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The x32 system call ABI

The x32 system call ABI

Posted Sep 1, 2011 8:08 UTC (Thu) by slashdot (guest, #22014)
In reply to: The x32 system call ABI by njs
Parent article: The x32 system call ABI

I don't understand why they need to change the kernel and add a new "x32" ABI.

Why not just have x32 programs use the x86-64 system calls and otherwise behave as normal x86-64 programs from the kernel's perspective?

The only difference would then be that they would only use 4GB of address space (mmap with MAP_32BIT), and store pointers in 32-bit-sized locations in memory.

In fact, you could probably use #pragma and/or __attribute__ to specify pointer size, and use a 64-bit libc, while most other libraries and the executable are 32-bit.


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The x32 system call ABI

Posted Sep 1, 2011 11:56 UTC (Thu) by and (subscriber, #2883) [Link]

The problem is that some structures contain pointers which are always 64 bits in kernel space but in x32 the userspace only has 32 bits. The "new" system calls thus have to translate these pointers before the structures can be used by "normal" kernel space code.

The x32 system call ABI

Posted Sep 1, 2011 12:53 UTC (Thu) by cesarb (subscriber, #6266) [Link]

Why not simply use the 64-bit structures then?

When putting a pointer into these structures, it can simply be zero-extended.

Only memory allocation system calls would need a new flag (to allocate below 4G). Other than these, the kernel does not have to change at all. The rest could be done in userspace.

(The only other change needed in the kernel would be to add a flag in the executable file format to make ASLR use only the lower 32 bits.)

The x32 system call ABI

Posted Sep 1, 2011 22:17 UTC (Thu) by hummassa (subscriber, #307) [Link]

If you use the 64 bit structures, then you have a 64-bit userland program...
Resuming:
x86_64/amd64 => wastes space (and cache == performance), many registers
ia32 => gains space, few registers
x32 => gains space, many registers

The x32 system call ABI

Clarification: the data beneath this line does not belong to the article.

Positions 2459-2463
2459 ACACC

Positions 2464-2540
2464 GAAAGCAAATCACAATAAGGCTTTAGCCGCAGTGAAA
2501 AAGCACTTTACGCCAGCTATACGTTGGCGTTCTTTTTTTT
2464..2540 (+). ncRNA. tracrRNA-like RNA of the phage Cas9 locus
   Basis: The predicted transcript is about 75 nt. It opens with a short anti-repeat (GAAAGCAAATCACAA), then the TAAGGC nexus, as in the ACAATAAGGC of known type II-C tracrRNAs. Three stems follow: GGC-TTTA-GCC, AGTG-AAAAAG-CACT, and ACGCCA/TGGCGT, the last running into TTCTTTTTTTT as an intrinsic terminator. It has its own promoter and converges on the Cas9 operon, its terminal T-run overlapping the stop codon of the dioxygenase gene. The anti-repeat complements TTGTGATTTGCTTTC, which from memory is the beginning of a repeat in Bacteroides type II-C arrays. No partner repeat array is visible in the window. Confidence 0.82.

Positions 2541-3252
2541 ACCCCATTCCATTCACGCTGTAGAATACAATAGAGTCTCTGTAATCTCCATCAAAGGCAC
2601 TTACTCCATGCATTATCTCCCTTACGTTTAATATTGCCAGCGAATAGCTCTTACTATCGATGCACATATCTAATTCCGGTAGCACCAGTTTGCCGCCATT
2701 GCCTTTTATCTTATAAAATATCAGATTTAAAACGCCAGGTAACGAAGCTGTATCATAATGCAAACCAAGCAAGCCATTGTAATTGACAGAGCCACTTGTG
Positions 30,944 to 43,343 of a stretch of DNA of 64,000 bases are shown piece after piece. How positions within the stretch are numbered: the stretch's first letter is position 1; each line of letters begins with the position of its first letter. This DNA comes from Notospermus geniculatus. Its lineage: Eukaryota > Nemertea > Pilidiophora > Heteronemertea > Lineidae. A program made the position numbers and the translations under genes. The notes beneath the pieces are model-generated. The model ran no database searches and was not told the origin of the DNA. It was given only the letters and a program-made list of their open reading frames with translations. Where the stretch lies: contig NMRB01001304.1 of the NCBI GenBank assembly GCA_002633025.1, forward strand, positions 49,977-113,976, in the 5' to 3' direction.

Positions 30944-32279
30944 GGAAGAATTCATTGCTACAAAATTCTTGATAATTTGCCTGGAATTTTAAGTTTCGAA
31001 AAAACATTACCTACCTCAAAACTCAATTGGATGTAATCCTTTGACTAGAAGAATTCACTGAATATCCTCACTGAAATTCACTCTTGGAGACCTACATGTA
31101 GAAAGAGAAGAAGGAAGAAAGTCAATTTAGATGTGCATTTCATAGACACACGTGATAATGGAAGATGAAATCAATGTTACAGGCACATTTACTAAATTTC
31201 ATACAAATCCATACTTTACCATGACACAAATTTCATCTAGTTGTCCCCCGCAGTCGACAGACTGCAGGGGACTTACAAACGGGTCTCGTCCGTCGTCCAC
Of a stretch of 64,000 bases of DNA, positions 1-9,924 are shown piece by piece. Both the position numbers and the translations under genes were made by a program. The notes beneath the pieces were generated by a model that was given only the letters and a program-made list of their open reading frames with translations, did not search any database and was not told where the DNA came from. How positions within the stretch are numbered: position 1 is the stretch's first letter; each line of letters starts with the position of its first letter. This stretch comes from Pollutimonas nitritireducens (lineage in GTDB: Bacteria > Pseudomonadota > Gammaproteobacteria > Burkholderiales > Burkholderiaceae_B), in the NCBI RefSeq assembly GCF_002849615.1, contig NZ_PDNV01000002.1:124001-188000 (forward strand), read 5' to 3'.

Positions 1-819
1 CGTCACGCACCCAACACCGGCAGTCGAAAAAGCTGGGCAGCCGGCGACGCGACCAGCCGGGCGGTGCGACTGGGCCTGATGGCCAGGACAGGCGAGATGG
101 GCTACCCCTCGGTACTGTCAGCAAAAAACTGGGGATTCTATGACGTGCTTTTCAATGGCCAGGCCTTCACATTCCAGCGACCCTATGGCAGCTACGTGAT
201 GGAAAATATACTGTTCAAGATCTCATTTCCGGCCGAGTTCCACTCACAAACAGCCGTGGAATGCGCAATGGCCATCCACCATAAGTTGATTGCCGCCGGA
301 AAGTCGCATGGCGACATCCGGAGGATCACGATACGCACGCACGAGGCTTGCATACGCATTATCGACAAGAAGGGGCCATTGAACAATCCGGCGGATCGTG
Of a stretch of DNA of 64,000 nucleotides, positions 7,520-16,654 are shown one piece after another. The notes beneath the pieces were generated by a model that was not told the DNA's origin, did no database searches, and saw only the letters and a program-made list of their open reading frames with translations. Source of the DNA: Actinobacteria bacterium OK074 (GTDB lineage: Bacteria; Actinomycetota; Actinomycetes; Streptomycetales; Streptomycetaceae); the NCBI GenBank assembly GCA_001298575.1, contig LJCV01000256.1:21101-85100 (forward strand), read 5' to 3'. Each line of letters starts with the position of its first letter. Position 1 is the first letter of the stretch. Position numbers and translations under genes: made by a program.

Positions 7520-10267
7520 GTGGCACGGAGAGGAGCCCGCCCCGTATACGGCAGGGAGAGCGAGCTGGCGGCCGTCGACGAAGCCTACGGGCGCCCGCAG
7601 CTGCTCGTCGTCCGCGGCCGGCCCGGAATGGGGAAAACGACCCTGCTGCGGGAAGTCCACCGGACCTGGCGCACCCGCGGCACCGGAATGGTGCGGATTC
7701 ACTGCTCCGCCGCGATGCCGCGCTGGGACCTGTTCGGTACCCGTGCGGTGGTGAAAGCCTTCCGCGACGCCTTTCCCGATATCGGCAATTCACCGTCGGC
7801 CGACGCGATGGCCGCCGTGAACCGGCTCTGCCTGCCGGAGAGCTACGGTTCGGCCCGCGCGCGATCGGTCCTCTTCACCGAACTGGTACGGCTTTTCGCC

Posted Sep 5, 2011 22:05 UTC (Mon) by butlerm (guest, #13312) [Link]

I believe the idea here is _not_ to use 64 bit pointers everywhere, but rather to use 64 bit pointers in certain circumstances, and do one of the following:

(1) Change the source level API for all pertinent ioctl structures that contain pointers so that programs have to manually zero extend a 32 bit pointer into some sort of opaque 64 bit value.
(2) Use a compiler extension that does this transparently, i.e. that supports a special pointer type where the high order bits are always zero.

I suspect (1) would break source compatibility in far too many places, although it seems like it is what should have been done way back when these interfaces were first designed.

(2) seems ideal, but requires cooperation for every supporting compiler. I don't know exactly why, but the x32 ABI devs are trying to avoid that if at all possible.

The x32 system call ABI

Posted Sep 6, 2011 1:05 UTC (Tue) by cesarb (subscriber, #6266) [Link]

There is also:

(3) Keep the source level API 32-bit, but have glibc do the zero-extension into the true 64-bit API before calling the kernel.

The main problem with that is, of course, ioctl (the same compat ioctl problem the kernel already has). So, how about this:

(4) Same as (3) but add a new x32_ioctl 64-bit syscall which calls into the compat ioctl engine the kernel already has.


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